// It needs to be unique for each project and region pair.
    String jobName = "JOB_NAME";

    createScriptJob(projectId, region, jobName);
  }

  // This method shows how to create a sample Batch Job that will run
  // a simple command on Cloud Compute instances.
  public static void createScriptJob(String projectId, String region, String jobName)
      throws IOException, ExecutionException, InterruptedException, TimeoutException {
    // Initialize client that will be used to send requests. This client only needs to be created
    // once, and can be reused for multiple requests. After completing all of your requests, call
    // the `batchServiceClient.close()` method on the client to safely
    // clean up any remaining background resources.
    try (BatchServiceClient batchServiceClient = BatchServiceClient.create()) {

      // Define what will be done as part of the job.
      Runnable runnable =
          Runnable.newBuilder()
              .setScript(
                  Script.newBuilder()
                      .setText(
                          "echo Hello world! This is task ${BATCH_TASK_INDEX}. "
                              + "This job has a total of ${BATCH_TASK_COUNT} tasks.")
                      // You can also run a script from a file. Just remember, that needs to be a
                      // script that's already on the VM that will be running the job.
                      // Using setText() and setPath() is mutually exclusive.
                      // .setPath("/tmp/test.sh")
                      .build())
              .build();

      // We can specify what resources are requested by each task.
      ComputeResource computeResource =
          ComputeResource.newBuilder()
              // In milliseconds per cpu-second. This means the task requires 2 whole CPUs.
              .setCpuMilli(2000)
              // In MiB.
              .setMemoryMib(16)
              .build();

      TaskSpec task =
          TaskSpec.newBuilder()
              // Jobs can be divided into tasks. In this case, we have only one task.
              .addRunnables(runnable)
              .setComputeResource(computeResource)
              .setMaxRetryCount(2)
              .setMaxRunDuration(Duration.newBuilder().setSeconds(3600).build())
              .build();

      // Tasks are grouped inside a job using TaskGroups.
      TaskGroup taskGroup = TaskGroup.newBuilder().setTaskCount(4).setTaskSpec(task).build();

      // Policies are used to define on what kind of virtual machines the tasks will run on.
      // In this case, we tell the system to use "e2-standard-4" machine type.
      // Read more about machine types here: https://cloud.google.com/compute/docs/machine-types
      InstancePolicy instancePolicy =
          InstancePolicy.newBuilder().setMachineType("e2-standard-4").build();

      AllocationPolicy allocationPolicy =
          AllocationPolicy.newBuilder()
              .addInstances(InstancePolicyOrTemplate.newBuilder().setPolicy(instancePolicy).build())
              .build();

      Job job =
          Job.newBuilder()
              .addTaskGroups(taskGroup)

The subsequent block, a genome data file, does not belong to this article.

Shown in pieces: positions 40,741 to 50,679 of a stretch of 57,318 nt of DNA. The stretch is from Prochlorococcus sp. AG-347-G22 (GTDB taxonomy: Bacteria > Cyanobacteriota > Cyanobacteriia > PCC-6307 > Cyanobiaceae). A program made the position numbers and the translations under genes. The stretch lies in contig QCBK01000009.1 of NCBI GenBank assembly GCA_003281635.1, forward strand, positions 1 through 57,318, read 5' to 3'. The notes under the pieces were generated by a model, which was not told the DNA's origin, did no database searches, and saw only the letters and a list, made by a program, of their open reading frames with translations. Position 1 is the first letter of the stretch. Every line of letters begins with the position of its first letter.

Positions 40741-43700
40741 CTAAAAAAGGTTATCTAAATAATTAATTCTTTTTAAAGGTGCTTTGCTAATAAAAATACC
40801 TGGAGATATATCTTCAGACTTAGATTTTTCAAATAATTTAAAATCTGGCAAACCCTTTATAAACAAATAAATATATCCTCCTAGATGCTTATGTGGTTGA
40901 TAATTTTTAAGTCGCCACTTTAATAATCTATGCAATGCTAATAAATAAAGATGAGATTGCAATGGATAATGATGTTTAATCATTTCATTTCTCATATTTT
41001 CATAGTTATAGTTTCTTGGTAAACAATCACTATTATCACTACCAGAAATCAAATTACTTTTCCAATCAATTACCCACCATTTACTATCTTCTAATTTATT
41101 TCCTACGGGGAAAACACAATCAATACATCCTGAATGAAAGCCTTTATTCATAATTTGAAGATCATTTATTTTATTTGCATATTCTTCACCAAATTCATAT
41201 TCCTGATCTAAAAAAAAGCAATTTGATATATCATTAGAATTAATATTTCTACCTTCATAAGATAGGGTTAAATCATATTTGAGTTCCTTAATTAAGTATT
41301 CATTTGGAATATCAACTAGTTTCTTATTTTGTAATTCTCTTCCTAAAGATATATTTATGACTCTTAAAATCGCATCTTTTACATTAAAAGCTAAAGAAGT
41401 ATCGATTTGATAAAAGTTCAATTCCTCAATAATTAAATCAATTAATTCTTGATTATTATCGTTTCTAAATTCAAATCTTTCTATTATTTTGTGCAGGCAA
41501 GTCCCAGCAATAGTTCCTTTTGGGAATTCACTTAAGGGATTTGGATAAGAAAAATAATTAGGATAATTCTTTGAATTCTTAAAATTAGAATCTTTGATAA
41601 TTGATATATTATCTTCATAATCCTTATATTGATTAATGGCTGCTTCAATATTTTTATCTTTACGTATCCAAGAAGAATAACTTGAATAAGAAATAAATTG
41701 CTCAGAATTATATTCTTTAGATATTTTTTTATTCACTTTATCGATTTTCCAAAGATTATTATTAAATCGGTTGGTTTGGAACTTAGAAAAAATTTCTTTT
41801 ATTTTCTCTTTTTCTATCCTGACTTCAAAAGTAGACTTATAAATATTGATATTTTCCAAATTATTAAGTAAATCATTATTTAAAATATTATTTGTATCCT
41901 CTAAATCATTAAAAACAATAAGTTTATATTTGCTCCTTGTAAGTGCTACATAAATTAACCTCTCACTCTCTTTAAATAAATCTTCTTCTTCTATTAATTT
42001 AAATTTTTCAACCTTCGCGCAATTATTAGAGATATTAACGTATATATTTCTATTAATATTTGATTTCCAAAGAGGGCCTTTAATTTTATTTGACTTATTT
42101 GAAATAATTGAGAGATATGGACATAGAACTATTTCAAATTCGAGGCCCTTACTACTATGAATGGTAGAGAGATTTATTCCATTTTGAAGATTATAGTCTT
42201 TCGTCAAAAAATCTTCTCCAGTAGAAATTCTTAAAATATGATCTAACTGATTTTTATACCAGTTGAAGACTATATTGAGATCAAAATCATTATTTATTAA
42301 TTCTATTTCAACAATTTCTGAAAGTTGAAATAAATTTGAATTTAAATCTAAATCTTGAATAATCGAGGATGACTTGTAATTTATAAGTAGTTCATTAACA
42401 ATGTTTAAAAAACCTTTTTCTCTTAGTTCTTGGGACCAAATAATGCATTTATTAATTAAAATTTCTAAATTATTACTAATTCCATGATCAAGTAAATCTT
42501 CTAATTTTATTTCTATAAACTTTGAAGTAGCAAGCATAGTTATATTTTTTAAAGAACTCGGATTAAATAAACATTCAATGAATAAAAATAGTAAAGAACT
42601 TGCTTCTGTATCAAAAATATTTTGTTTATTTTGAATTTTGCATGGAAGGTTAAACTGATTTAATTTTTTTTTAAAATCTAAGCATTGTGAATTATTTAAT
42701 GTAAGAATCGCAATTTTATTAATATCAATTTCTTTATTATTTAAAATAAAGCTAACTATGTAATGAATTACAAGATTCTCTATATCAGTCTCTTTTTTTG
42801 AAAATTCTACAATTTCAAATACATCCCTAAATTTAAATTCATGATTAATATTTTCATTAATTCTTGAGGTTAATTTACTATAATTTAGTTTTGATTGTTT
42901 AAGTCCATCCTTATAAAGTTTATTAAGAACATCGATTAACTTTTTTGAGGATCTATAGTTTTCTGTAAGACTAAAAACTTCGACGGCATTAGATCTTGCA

.setAllocationPolicy(allocationPolicy)
              .putLabels("env", "testing")
              .putLabels("type", "script")
              // We use Cloud Logging as it's an out of the box available option.
              .setLogsPolicy(
                  LogsPolicy.newBuilder().setDestination(Destination.CLOUD_LOGGING).build())
              .build();

      CreateJobRequest createJobRequest =
          CreateJobRequest.newBuilder()
              // The job's parent is the region in which the job will run.
              .setParent(String.format("projects/%s/locations/%s", projectId, region))
              .setJob(job)
              .setJobId(jobName)
              .build();

      Job result =
          batchServiceClient
              .createJobCallable()
              .futureCall(createJobRequest)
              .get(5, TimeUnit.MINUTES);

      System.out.printf("Successfully created the job: %s", result.getName());
    }
  }
}

Node.js

Weitere Informationen findest du in der Referenzdokumentation zur Batch Node.js API.

/**
 * TODO(developer): Uncomment and replace these variables before running the sample.
 */
// const projectId = 'YOUR_PROJECT_ID';
/**
 * The region you want to the job to run in. The regions that support Batch are listed here:
 * https://cloud.google.com/batch/docs/get-started#locations
 */
// const region = 'us-central-1';
/**
 * The name of the job that will be created.
 * It needs to be unique for each project and region pair.
 */
// const jobName = 'YOUR_JOB_NAME';

// Imports the Batch library
const batchLib = require('@google-cloud/batch');
const batch = batchLib.protos.google.cloud.batch.v1;

// Instantiates a client
const batchClient = new batchLib.v1.BatchServiceClient();

// Define what will be done as part of the job.
const task = new batch.TaskSpec();
const runnable = new batch.Runnable();
runnable.script = new batch.Runnable.Script();
runnable.script.text =
  'echo Hello world! This is task ${BATCH_TASK_INDEX}. This job has a total of ${BATCH_TASK_COUNT} tasks.';
// You can also run a script from a file. Just remember, that needs to be a script that's